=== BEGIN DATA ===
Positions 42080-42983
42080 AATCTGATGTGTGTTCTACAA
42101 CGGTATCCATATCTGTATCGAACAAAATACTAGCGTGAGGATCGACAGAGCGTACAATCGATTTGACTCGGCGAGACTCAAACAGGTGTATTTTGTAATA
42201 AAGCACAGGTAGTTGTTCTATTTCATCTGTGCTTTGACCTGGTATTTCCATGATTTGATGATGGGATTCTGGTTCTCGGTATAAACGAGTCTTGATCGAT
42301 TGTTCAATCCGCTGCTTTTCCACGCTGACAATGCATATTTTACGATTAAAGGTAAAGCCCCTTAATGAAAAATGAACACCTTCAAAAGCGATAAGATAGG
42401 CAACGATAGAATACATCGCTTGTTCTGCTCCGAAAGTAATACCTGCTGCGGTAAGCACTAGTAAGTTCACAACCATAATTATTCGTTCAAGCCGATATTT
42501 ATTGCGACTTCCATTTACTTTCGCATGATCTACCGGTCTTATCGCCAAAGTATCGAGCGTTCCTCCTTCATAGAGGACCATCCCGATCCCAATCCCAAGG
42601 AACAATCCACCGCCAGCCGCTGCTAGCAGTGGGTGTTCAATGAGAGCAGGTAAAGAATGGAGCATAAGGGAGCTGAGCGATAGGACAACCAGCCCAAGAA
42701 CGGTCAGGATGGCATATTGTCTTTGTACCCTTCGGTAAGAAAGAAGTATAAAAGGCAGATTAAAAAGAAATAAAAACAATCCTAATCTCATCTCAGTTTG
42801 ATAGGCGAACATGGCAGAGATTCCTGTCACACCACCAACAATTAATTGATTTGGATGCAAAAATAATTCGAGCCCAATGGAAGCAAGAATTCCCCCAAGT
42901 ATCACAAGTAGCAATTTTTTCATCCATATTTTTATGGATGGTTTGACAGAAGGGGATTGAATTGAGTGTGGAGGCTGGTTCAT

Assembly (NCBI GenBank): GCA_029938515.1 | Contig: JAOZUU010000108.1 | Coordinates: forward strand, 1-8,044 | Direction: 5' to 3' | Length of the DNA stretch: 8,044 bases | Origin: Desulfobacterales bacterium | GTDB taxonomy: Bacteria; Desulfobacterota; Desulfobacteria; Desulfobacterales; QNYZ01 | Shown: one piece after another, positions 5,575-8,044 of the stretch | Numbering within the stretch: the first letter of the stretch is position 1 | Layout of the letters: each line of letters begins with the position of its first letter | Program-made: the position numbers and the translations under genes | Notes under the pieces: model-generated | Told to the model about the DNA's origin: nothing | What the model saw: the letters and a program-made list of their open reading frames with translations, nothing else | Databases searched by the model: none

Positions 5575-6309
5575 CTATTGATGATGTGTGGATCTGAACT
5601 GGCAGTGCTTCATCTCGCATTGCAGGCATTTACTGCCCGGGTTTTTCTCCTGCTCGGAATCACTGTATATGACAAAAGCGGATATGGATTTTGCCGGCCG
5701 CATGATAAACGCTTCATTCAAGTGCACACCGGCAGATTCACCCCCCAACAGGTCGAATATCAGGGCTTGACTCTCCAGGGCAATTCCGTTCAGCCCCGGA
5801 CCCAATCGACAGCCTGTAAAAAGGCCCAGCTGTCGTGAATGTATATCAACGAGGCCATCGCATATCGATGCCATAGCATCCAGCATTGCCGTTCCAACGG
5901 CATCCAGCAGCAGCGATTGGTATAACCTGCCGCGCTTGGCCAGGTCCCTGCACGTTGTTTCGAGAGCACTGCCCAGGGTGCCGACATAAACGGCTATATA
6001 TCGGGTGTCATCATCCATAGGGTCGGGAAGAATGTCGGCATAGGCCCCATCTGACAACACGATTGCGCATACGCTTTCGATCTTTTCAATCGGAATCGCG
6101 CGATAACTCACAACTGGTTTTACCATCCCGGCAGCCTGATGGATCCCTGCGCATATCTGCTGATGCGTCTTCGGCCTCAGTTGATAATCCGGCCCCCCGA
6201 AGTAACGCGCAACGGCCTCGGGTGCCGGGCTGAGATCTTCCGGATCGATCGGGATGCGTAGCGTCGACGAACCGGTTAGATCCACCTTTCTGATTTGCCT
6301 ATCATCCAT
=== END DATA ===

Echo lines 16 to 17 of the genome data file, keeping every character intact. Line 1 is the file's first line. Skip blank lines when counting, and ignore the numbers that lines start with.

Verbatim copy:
5701 CATGATAAACGCTTCATTCAAGTGCACACCGGCAGATTCACCCCCCAACAGGTCGAATATCAGGGCTTGACTCTCCAGGGCAATTCCGTTCAGCCCCGGA
5801 CCCAATCGACAGCCTGTAAAAAGGCCCAGCTGTCGTGAATGTATATCAACGAGGCCATCGCATATCGATGCCATAGCATCCAGCATTGCCGTTCCAACGG